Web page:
Laureates' interviews

Carlos Roberto Vasquez Almazan

Carlos is a Biologist and Conservationist with emphasis in Critical Endangered Biodiversity sites in Guatemala and amphibian conservation. He is the curator of Herpetology in the Museum of Natural History and a PhD Candidate at National Autonomous University of Mexico.

 

How would you describe yourself?

I am a natural biologist and conservationist. I’m a very active positive person who tries to do good in the world without receiving anything in return. I’m 42 years old but I’m still filled with a lot of energy to do many things in a good way to conserve nature.

What is your mission?

My mission is to protect and conserve the environment and biological diversity in my country (Guatemala). To make society aware of how important it is to protect and care for the environment. Education is the most solid tool to achieve this, but not everyone has the opportunity to get access to good education in my country so this is something we need to work on.

Tell us about an exciting project/initiative you are working on that you would like to share with the world?

We are currently creating a network of natural reserves. The strategy we are using identifies the sites where unique endemic species live in Guatemala. It also promotes the creation of reserves and protection systems, depending on the particularities of each area.

We want to show society the value of these areas at all levels, from the protection of the unique biological diversity of our country, to the environmental services that they provide. Everything that escapes us in this economic capitalist system in which we live is irreplaceable, and nature gives a lot to us if we protect it.

What does it mean to you to be an environmental laureate?

Being a laureate in this society is a big commitment. In my country, it is difficult to stand out with few resources, support and opportunities, but being a laureate means you play an important role in society and can educate communities about the great role that nature plays in your lives and the quality of it.  

What do you think is the potential if we unite environmental laureates to collaborate together?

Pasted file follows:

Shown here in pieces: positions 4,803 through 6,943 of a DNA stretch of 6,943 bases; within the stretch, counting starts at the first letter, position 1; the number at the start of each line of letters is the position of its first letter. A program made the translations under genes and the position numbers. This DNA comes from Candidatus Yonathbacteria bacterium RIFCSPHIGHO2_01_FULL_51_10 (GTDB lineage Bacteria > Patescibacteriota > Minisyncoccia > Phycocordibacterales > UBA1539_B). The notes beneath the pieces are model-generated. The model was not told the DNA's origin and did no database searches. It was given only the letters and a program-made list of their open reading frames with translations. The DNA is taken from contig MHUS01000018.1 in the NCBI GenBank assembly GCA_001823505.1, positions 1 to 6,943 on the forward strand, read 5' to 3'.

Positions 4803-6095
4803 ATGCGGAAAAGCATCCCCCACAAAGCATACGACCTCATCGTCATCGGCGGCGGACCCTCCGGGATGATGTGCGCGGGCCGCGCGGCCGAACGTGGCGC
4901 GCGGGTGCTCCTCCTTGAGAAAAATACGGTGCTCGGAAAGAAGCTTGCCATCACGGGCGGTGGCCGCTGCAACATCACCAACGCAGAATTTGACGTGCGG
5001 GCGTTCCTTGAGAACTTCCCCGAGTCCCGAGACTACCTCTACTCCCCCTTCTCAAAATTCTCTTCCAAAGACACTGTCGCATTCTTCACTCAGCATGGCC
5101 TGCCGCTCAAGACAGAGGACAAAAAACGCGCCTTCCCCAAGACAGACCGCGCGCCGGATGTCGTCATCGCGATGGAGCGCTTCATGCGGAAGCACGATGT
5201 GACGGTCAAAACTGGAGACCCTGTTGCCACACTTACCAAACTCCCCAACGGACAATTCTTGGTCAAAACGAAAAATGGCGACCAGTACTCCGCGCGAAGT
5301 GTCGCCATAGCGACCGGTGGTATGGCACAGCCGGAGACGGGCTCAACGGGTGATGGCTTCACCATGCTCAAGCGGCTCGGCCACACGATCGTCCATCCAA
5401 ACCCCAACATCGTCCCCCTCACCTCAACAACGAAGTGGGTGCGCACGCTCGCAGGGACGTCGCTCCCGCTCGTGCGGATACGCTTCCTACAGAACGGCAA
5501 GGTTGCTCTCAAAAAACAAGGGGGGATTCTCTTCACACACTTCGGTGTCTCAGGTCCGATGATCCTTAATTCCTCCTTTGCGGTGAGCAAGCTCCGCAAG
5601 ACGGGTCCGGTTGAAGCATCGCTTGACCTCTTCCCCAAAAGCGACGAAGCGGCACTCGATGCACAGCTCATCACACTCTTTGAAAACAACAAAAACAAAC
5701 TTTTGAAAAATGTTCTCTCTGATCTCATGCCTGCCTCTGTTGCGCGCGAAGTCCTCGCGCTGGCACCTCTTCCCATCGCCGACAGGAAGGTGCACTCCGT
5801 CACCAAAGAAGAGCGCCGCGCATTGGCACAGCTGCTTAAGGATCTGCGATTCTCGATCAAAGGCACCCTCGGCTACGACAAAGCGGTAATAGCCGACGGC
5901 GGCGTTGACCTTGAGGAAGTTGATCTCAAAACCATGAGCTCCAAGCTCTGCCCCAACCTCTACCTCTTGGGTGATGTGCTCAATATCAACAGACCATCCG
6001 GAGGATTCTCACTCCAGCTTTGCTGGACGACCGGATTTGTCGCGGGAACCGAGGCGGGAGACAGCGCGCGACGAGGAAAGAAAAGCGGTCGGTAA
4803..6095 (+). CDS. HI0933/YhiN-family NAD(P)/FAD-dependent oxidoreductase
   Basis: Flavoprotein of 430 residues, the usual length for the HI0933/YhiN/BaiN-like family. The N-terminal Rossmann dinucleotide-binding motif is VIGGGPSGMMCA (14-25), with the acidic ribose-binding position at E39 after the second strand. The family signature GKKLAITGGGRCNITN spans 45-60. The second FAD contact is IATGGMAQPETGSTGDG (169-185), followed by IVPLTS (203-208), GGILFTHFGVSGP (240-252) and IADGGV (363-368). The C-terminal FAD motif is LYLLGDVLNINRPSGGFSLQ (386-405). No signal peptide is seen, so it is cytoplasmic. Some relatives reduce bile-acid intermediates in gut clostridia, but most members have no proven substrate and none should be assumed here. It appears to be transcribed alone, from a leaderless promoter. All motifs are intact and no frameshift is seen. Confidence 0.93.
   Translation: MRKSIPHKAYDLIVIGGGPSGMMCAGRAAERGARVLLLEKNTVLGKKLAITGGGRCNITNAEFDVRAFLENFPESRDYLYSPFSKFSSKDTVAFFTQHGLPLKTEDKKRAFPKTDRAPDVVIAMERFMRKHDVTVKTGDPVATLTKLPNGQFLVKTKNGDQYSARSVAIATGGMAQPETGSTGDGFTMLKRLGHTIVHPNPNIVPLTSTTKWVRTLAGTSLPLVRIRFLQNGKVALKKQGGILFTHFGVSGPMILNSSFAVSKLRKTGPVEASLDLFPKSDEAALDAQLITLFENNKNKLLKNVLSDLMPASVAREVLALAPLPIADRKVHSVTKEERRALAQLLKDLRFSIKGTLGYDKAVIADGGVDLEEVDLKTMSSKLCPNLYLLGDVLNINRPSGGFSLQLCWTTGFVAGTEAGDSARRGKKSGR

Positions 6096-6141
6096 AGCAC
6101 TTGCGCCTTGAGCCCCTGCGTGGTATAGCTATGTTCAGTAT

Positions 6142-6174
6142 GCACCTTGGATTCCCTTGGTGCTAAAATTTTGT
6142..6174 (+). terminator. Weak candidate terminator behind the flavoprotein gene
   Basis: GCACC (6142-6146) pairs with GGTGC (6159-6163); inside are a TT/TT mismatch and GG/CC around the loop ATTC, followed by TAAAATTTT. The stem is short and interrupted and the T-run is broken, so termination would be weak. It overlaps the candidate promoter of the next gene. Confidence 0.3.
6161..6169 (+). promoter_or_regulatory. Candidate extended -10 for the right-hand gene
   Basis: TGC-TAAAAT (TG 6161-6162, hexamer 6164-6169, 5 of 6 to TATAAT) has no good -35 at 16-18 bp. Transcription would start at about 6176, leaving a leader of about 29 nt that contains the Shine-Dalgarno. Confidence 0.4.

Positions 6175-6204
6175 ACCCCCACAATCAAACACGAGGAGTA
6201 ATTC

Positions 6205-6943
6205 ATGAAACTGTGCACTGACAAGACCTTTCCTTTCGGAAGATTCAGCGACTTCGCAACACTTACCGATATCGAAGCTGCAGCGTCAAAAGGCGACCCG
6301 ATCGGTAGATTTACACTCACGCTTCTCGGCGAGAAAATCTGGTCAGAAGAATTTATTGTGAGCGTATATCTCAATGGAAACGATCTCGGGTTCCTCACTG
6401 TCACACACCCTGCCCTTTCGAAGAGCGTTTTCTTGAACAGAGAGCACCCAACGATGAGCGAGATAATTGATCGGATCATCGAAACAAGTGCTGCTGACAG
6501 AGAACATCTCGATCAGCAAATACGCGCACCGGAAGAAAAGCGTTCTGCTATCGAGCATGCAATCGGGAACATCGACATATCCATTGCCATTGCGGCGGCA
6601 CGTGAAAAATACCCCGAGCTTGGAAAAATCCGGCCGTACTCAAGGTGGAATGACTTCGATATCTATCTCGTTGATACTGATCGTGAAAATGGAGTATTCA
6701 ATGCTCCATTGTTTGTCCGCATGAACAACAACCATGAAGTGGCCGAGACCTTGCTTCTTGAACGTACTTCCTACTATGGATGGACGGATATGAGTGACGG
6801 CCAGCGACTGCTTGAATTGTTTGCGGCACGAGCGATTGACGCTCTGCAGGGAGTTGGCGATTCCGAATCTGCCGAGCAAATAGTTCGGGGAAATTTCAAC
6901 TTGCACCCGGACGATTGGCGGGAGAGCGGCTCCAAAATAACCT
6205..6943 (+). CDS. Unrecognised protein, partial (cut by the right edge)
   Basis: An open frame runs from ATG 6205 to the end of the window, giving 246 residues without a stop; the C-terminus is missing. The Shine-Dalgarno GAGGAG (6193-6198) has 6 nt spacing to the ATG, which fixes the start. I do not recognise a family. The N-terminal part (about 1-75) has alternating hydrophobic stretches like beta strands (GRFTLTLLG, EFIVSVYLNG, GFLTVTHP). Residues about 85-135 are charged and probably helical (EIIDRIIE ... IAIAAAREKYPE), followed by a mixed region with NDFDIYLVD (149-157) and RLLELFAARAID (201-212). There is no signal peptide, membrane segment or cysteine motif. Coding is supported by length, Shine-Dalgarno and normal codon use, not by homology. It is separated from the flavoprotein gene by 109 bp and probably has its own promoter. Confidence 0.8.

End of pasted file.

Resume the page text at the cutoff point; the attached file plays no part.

Sharing academic experiences gives us more encouragement to continue in our mission to protect the environment. Seeing the success of laureates in other parts of the world opens our mind to lots of other opportunities and encourages us to move forward. Our voices together are much stronger, and I think as a group we can influence more strongly, and tackle bigger issues, in our continents.

What are the top three issues you would like to address?

One of the most important things is the protection of water resources - it is important for everybody and all life on this planet. Sustainability in developing societies is important too, and the marker of responsibility for environmental damage. Sometimes when we go to a store and buy something, we don’t think about the consequences of our doing with trash, resources and so forth. We use lots of energy when we consume products, such as changing clothes and buying a car, so it’s important to think about this too.

What are the benefits

of being part of a bigger organization and collaboration such as EEF?

I really appreciate all the support and recognition I receive through EEF and there are many, many benefits. Sharing our experiences is one of the biggest benefits, as a lot of our problems and struggles are the same across our different cultures. Being part of this organization means our voice is stronger to promote the sustainability of societies and to respect and protect the environment at all levels. Being together also brings us many possibilities, and sharing our different points of view gives us more possibilities for tackling problems in our own areas. Being recognized in countries beyond your own is really important, and when someone else gives it to you it is much easier.

How would you encourage young people to get involved with the movement?

This is very, very important as they are the future of the world. Sharing the experience with young people is very motivating. They have concerns and doubts about the future and we must motivate them to give them ideas on a different world through sharing experiences.

Sharing achievements of our work towards protecting the environment and getting them involved is a great way. I think young people need, and want to feel, that they have a useful role as they then identify themselves as a key for change.

What is your big hope/ambition for the next 10 years?

I would like to help my country appreciate the wonderful nature in the world and to understand the importance of protecting the world’s resources. I think education plays an important role and this is a great challenge.

Have you met anyone through EEF (ICEL) who has become a project partner?

I have met wonderful people who motivate me a lot with my work. Currently we have not identified the right partners but I believe that at the right time we will enter collaborative work. The potential is very great and the ideas and opportunities are very diverse.